The tools listed above are a good way to clean your bike nicely without spending too much money and time. However, if you want to exert a solid effort by cleaning your bike more regularly, you’d better be prepared to fork over the dough for it and invest in bike-specific cleaning products. You can make-do with other product substitutes, but having specific washing products will save you a lot of time, and they work a lot better.
The Cleaning Process
The best way to clean your bike always begins with reassuring that you have everything you need to get the job done. Prepare the bike cleaners listed above and follow the steps below to give your bike a proper cleaning.
Step 1: Rinse your bike thoroughly
If your bike has accumulated a lot of dirt and mud, begin by using a garden hose to wet the entire bike upside down. You don’t need a powerful stream of water to knock the dirt off as it can get past your bearing and suspension seals and damage them. It’s fine as long as you don’t blast high pressure into the bike’s sensitive areas. The goal here is to loosen as much dirt as possible before you start scrubbing at anything.
Step 2: Clean the drivetrain
While the bike is still soaked, liberally apply degreaser into the cassette, chainrings, and both front and rear derailleur. After letting the degreaser work its magic, give it a good scrub with a stiff brush to get into the nuts and bolts of those tight spots where grease and grime prove to be troublesome. Scrub and rinse until you see your drivetrain is as clean as you can make it.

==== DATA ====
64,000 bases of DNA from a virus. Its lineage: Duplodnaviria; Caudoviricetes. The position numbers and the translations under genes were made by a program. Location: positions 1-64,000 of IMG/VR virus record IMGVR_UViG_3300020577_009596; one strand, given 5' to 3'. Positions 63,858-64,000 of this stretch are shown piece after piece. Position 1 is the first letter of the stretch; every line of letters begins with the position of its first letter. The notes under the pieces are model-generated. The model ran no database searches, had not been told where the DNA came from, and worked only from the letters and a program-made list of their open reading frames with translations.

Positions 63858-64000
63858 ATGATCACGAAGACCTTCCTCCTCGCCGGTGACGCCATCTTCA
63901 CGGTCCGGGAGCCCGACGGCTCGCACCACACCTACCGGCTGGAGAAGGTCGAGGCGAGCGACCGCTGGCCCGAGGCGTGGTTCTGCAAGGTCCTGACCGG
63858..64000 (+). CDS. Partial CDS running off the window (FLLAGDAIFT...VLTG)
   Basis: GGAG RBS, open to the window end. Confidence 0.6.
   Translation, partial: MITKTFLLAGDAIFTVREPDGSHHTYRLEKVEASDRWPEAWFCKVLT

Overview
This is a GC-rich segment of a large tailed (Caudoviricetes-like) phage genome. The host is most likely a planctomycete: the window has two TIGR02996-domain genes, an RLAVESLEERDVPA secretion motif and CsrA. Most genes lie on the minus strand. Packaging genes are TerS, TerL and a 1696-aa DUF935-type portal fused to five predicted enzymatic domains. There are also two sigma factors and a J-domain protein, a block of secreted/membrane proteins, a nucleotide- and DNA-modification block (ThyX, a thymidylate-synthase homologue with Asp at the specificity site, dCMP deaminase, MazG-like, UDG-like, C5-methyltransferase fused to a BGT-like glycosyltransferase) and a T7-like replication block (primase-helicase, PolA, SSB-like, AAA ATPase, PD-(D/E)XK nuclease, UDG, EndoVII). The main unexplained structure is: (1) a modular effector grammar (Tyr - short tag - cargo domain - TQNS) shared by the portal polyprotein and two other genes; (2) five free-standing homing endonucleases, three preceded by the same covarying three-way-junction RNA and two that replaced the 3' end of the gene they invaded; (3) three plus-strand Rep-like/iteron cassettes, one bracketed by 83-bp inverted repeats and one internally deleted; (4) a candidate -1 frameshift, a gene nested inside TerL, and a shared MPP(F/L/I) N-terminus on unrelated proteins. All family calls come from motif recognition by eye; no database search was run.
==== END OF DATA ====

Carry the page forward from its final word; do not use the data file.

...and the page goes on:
Step 3: Clean the frame and wheels
Use the second fresh bucket of soapy water we talked about earlier and get your sponge wet. Scrub up and down all the frame parts until it is completely soaked. Use the toothbrush to reach spots that the sponge can’t. Once everything is dirt-free, use a dry rag to dry the frame.
Don’t miss the wheels and brake pads, though. Tires don’t need to be cleaned as they will get dirty as soon as you start riding. Focus more on the brake pads and rims as they attract more dirt and get in the way of your brakes. Take a soft brush or a sponge and scrub your rims until it is grease-free, then use a dry cloth to remove any air bubbles.
Step 4: Dry and re-lube
Once you’ve treated the whole bike, let it sit out in the sun and open air until it’s completely dried out. If you need to get going or have zero patience, you can use a dry towel or a microfiber cloth to pat it dry. An air compressor is the dream tool for this, but drying it manually works just fine.
With your bike clean and dry, there’s hardly any lubrification left. A common mistake after cleaning the bike is forgetting to re-lube. Turn the pedal backward and drip the lube into moving parts. Let it sit for a while and clean any lube excess. Re-lubing your bike after it has been cleaned and dried is of paramount importance to avoid corrosion and keep things running smoothly.
Step 5: Get it dirty again
Properly cleaned and lubricated, your bike works a treat now. The only thing left to do is hop on your bike and get it dirty again. I mean, what’s the point in scrubbing and cleaning if you weren’t going to ride and get it dirty again?
A clean bike doesn’t just look more attractive; keeping your bike clean will help it run smoother and ensure a happy and long life. While cleaning it daily wouldn’t be necessary, we recommend a regular maintenance schedule through these simple and easy steps.